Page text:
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  1.  18
    A Mathematical Model of How People Solve Most Variants of the Number‐Line Task.Dale J. Cohen, Daryn Blanc-Goldhammer & Philip T. Quinlan - 2018 - Cognitive Science 42 (8):2621-2647.
    Current understanding of the development of quantity representations is based primarily on performance in the number‐line task. We posit that the data from number‐line tasks reflect the observer's underlying representation of quantity, together with the cognitive strategies and skills required to equate line length and quantity. Here, we specify a unified theory linking the underlying psychological representation of quantity and the associated strategies in four variations of the number‐line task: the production and estimation variations of the bounded and unbounded number‐line (...)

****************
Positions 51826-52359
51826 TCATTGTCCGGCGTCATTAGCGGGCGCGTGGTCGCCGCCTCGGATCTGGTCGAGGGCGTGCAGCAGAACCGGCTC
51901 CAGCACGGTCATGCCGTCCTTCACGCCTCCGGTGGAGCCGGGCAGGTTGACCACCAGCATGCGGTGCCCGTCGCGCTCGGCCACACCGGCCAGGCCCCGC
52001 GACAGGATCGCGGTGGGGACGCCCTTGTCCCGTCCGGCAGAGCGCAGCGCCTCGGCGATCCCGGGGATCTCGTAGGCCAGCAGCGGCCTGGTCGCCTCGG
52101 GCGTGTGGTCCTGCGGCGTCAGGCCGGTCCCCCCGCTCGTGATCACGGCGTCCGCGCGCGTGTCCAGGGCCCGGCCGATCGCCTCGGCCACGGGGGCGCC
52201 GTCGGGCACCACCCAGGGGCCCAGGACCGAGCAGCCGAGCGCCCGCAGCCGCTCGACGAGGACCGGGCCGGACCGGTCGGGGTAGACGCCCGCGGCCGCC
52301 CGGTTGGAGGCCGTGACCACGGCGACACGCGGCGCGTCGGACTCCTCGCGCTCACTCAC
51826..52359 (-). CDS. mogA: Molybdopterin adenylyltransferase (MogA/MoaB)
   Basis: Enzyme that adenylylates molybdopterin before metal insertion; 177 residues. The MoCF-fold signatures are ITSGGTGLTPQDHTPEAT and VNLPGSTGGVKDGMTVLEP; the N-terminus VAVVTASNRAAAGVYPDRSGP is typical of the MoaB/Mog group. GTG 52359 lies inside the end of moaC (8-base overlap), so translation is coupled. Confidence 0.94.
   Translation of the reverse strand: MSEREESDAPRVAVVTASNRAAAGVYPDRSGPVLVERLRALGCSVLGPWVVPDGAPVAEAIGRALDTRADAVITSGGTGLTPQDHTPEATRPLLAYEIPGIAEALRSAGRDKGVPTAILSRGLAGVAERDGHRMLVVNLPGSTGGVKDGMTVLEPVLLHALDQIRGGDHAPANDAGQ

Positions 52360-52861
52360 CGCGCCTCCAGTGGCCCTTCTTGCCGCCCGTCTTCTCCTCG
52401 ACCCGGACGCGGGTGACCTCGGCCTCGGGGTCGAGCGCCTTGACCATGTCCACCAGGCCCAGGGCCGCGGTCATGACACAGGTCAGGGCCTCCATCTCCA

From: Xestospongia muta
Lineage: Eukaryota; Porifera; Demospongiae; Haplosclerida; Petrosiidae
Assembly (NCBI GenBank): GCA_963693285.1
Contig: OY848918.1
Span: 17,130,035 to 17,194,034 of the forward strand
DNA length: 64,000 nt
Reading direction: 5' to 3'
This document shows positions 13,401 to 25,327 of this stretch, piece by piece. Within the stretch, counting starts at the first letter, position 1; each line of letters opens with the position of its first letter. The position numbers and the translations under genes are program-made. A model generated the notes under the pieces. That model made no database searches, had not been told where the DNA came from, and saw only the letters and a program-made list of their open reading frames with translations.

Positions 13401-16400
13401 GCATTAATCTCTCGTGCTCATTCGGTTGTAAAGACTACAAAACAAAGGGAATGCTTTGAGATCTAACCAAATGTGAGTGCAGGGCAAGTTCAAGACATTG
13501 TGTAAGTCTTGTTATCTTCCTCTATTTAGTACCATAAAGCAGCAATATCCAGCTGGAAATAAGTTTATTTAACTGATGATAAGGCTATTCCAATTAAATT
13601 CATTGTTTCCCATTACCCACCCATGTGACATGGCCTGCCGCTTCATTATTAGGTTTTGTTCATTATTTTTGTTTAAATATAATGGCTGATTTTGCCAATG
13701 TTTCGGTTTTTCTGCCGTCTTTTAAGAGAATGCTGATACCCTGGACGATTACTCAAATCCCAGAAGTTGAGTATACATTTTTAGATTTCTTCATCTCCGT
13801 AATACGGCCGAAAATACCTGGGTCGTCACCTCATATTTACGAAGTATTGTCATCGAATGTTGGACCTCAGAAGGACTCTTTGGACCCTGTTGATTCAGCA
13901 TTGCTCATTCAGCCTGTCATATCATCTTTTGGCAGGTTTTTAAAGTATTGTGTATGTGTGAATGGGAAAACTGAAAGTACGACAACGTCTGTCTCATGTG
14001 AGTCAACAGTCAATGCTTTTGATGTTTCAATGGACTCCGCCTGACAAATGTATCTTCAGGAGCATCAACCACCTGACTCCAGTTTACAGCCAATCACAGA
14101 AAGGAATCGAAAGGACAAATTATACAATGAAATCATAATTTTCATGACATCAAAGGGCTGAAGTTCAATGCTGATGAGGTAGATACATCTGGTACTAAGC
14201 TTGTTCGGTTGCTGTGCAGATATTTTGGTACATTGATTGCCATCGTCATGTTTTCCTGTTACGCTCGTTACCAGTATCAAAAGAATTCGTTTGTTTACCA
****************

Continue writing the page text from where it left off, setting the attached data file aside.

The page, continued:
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  2.  32
    Even feature integration is cognitively impenetrable.Dale J. Cohen & Michael Kubovy - 1999 - Behavioral and Brain Sciences 22 (3):371-372.
    Pylyshyn is willing to assume that attention can influence feature integration. We argue that he concedes too much. Feature integration occurs preattentively, except in the case of certain “perverse” displays, such as those used in feature-conjunction searches.
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  3.  19
    Numerical representations are neither abstract nor automatic.Dale J. Cohen - 2009 - Behavioral and Brain Sciences 32 (3-4):332.